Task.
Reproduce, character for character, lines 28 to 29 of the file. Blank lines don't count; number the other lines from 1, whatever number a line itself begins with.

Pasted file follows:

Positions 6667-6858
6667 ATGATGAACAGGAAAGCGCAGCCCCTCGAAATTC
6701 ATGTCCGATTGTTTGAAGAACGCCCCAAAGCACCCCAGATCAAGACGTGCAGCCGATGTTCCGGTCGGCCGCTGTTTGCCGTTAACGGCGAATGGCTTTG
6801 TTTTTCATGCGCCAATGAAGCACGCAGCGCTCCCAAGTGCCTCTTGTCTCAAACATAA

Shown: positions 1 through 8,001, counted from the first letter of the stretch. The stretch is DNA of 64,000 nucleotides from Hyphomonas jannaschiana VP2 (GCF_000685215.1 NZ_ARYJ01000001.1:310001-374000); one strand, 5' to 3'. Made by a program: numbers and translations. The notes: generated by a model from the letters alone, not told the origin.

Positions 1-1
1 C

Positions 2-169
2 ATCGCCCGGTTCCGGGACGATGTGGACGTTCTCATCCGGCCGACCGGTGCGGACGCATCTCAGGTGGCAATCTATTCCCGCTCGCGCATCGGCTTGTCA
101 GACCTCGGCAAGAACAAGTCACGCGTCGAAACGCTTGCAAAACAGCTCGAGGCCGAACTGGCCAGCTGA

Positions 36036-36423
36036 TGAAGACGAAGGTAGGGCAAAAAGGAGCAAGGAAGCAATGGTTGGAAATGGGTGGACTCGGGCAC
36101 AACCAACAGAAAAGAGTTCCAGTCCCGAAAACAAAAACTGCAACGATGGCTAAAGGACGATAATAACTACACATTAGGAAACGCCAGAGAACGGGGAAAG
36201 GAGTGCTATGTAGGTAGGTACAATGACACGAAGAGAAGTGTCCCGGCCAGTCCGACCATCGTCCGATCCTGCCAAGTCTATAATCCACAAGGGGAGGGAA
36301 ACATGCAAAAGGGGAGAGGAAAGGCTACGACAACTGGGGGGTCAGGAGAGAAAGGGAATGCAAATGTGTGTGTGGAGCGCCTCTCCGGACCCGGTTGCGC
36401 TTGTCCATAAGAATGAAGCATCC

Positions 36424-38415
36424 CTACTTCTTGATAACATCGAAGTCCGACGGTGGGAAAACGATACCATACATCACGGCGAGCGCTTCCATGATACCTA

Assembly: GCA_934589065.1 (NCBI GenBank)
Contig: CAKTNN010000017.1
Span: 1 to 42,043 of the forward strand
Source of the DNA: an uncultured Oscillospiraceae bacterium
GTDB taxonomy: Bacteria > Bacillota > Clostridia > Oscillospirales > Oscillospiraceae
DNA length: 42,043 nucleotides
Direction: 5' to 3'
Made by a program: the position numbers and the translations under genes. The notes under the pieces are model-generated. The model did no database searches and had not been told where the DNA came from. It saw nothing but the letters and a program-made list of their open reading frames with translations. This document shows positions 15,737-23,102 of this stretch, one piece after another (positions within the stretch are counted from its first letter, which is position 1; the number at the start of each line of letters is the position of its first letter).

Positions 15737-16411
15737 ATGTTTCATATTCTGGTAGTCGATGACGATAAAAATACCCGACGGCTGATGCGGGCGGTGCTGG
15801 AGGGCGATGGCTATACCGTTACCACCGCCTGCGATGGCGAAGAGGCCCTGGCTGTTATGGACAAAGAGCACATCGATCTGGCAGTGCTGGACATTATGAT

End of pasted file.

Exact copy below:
15737 ATGTTTCATATTCTGGTAGTCGATGACGATAAAAATACCCGACGGCTGATGCGGGCGGTGCTGG
15801 AGGGCGATGGCTATACCGTTACCACCGCCTGCGATGGCGAAGAGGCCCTGGCTGTTATGGACAAAGAGCACATCGATCTGGCAGTGCTGGACATTATGAT